mannerisms

Ruminations on the electronics industry from David Manners, Senior Components Editor on Electronics Weekly.

Ed Enters The Antique Business

‘The Brats ring up with another of their wheezes,” Ed confides to his diary, referring to the 20-something year-old super-sharpies who monitor his company for its private equity owners.

‘”Have you seen what Xpenscale are doing with their old stock?” asked The Brat.’

 

‘”No”, I tell him, “what?”‘

 

‘”They’re flogging off old, written-down stock,” said The Brat.’

 

‘”But they, like us, have a policy of not selling anything older than two years,” I tell The Brat.’

 

‘”Not any more they don’t,” replies The Brat, “they’ve extended their standard terms of business to include product up to five years old”.’

 

‘”Phew,” I reply, “it’ll take some persuading of the customers to accept that – they’ll want all sorts of tests to be performed on the stuff which will incur costs”.’

 

‘”Don’t faff about Ed, just get on and do it,” says The Brat in an unnecessarily nasty tone of voice”.’

 

‘”But it sends a really bad signal to the customers – they’ll think we’re desperate and have massive inventory,” I tell him.’

 

‘”Look some customers won’t give a shit Ed – Chinese toy manufacturers, cheapo gadget assembly shops etc – they probably don’t even look at the date codes,” says The Brat.

 

‘”Oh well, OK, I’ll do it,” I tell The Brat, ‘roll on my $25 mill.’

Tags: assembly shops, brat, equity owners, faff, Private equity

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12 Comments

  1. Mike Bryant
    February 21, 2013 22:41

    Most aren’t really Ponzi schemes, though there are a couple in the virtual worlds. Usually they are just straightforward frauds that the people being ripped off don’t want to think about and the authorities don’t want to be made aware of because technology is too complicated for most legal minds.

  2. David Manners
    February 21, 2013 20:13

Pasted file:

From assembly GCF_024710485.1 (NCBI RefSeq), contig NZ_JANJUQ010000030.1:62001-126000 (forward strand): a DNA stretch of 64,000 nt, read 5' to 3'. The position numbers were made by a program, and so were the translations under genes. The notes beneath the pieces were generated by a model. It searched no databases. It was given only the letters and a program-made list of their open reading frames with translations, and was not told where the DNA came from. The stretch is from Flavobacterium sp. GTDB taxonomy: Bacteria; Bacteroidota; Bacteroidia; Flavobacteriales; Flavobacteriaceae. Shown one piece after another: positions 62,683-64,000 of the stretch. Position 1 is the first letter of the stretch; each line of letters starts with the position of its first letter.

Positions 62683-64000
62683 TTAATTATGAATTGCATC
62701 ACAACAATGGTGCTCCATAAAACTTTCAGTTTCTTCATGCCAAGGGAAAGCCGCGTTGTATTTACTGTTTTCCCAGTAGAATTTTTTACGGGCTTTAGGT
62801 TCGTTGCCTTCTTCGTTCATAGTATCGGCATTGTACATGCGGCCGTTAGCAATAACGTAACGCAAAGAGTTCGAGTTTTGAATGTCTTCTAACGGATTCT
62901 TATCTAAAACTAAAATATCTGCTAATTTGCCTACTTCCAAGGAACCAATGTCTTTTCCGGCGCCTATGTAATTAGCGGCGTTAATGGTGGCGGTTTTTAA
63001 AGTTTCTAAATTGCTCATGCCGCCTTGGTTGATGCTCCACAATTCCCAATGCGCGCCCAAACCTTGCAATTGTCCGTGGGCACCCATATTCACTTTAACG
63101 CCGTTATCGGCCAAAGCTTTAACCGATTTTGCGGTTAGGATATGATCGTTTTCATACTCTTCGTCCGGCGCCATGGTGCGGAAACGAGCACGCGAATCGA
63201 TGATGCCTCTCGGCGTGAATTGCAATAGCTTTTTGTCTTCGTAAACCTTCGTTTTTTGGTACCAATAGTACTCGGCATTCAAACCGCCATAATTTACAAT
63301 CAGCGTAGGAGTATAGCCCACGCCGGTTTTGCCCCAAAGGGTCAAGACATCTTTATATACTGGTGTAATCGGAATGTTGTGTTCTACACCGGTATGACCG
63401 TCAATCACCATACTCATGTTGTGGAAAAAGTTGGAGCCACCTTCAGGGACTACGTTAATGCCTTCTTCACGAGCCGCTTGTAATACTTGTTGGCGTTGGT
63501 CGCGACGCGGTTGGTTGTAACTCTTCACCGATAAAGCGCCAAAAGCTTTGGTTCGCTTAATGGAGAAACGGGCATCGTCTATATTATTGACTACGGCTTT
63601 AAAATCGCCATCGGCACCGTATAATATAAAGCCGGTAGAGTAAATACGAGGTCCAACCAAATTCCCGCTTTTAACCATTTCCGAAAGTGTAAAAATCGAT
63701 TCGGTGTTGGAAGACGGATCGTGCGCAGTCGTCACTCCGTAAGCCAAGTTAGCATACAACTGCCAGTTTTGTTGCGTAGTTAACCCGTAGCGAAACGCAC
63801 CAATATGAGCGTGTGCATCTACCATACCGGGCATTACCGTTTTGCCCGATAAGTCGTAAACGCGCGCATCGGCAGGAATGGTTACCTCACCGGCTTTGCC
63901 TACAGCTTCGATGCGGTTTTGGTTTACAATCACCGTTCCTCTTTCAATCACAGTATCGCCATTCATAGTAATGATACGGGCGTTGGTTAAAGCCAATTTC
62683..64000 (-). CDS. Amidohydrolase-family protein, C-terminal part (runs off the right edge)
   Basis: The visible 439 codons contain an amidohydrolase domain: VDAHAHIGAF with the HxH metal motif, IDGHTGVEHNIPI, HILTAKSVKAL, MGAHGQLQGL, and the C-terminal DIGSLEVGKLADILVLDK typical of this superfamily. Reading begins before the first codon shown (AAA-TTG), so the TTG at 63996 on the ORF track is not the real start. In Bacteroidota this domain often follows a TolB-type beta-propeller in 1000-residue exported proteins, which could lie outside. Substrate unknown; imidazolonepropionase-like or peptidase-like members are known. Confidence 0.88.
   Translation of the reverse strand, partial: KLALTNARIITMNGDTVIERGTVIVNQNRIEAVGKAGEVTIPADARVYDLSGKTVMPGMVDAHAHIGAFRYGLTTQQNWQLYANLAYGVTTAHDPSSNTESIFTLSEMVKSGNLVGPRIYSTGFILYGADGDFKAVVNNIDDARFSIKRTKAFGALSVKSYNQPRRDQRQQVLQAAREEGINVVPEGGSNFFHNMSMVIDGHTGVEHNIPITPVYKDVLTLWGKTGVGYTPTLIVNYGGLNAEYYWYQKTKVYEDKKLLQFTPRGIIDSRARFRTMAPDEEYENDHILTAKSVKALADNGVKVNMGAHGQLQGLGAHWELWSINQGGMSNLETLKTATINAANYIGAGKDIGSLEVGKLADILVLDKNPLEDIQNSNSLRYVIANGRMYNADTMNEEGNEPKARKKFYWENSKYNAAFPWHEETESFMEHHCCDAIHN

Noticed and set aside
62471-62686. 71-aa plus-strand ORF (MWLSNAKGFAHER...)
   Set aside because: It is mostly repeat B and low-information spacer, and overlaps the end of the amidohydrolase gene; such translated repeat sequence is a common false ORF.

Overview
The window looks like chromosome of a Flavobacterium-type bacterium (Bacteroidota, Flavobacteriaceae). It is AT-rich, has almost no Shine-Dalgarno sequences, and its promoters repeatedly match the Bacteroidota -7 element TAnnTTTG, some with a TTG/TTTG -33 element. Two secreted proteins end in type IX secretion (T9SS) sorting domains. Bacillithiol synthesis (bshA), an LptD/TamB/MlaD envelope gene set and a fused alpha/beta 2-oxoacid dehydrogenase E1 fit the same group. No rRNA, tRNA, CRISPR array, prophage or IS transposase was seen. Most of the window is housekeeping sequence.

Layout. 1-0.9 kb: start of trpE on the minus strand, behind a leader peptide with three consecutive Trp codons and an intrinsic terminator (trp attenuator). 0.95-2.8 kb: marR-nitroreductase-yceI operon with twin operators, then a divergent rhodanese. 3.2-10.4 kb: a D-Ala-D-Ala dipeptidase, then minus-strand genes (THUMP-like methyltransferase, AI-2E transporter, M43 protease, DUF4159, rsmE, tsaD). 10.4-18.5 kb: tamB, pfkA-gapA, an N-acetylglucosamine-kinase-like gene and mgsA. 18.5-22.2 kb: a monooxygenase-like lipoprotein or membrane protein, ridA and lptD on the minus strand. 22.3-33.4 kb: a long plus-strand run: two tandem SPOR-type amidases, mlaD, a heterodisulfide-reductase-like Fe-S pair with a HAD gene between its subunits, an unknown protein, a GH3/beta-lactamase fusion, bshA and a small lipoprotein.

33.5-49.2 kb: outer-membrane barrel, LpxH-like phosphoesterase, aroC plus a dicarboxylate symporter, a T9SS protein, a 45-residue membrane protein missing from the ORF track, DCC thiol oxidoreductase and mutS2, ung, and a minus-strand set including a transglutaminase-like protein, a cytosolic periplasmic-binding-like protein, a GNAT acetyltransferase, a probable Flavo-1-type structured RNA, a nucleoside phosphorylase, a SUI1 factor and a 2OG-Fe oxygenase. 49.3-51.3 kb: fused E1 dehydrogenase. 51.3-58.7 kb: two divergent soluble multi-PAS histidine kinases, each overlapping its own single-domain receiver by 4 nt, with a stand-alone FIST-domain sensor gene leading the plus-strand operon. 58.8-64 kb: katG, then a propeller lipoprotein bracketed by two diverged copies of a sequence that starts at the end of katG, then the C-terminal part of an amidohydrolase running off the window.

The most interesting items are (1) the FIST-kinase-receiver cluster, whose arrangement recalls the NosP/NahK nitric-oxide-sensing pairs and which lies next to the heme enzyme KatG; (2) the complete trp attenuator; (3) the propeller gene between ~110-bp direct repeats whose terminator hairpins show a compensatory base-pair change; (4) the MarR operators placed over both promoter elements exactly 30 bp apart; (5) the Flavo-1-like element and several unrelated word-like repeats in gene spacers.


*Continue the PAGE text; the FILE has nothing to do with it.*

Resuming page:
You should call it ‘Techno-Ponzi: High Tech Scams’ it would sell very well.

  3. Mike Bryant
    February 21, 2013 17:41

    I had been thinking of writing a book on cons in professional industries but the more I look the more I find new ones.
    The solar one is one of the worst though because it comes directly out of my taxes !

  4. David Manners
    February 21, 2013 13:40

    I expect he’ll be hot on the heels of this tip, Dr Bob, Ed’s not one to miss a trick. And see Mike’s wheeze with mrlaser.com.

  5. David Manners
    February 21, 2013 13:38

    Bloody hell, that’s appalling Mike.

  6. Mike Bryant
    February 21, 2013 13:04
  7. Dr Bob
    February 21, 2013 12:51

    It’s a wonder that Ed (or the Brat) hasn’t twigged that if the top is machined off and then re-etched with the part number and date then it becomes a ‘new’ part with the ‘correct’ date after the ‘last’ operation.

  8. David Manners
    February 20, 2013 10:54

    Ah yes, the dreaded ‘focus’ NoI. Focus always seems to me to go against the grain of the semiconductor industry where the pervasiveness of the product means that the identification of new future revenue streams is fundamental to growth.

  9. Nol
    February 20, 2013 09:54

    David, I see how PE owned semi company works from the inside on a daily-basis, being employed there… Lots of fun and, of course, continuous ‘focus’.

  10. David Manners
    February 20, 2013 09:43

    Well Freescale of course is also owned by a private equity company – the same as Ed’s company, NoI, so this antiques wheeze could have been passed on from one set of PE Brats to another set of PE Brats.

  11. Nol
    February 20, 2013 08:23

    SemiDetached, Freescale announced such decision recently.

  12. SemiDetached
    February 19, 2013 02:13

    I suspect there may be less to this than meets the eye. Processor companies always have a stash of parts in unpopular speed bins and network processors, as one example, have market lifetimes well over 5 years. Would Xpenscale be in the business of network processors by any chance?

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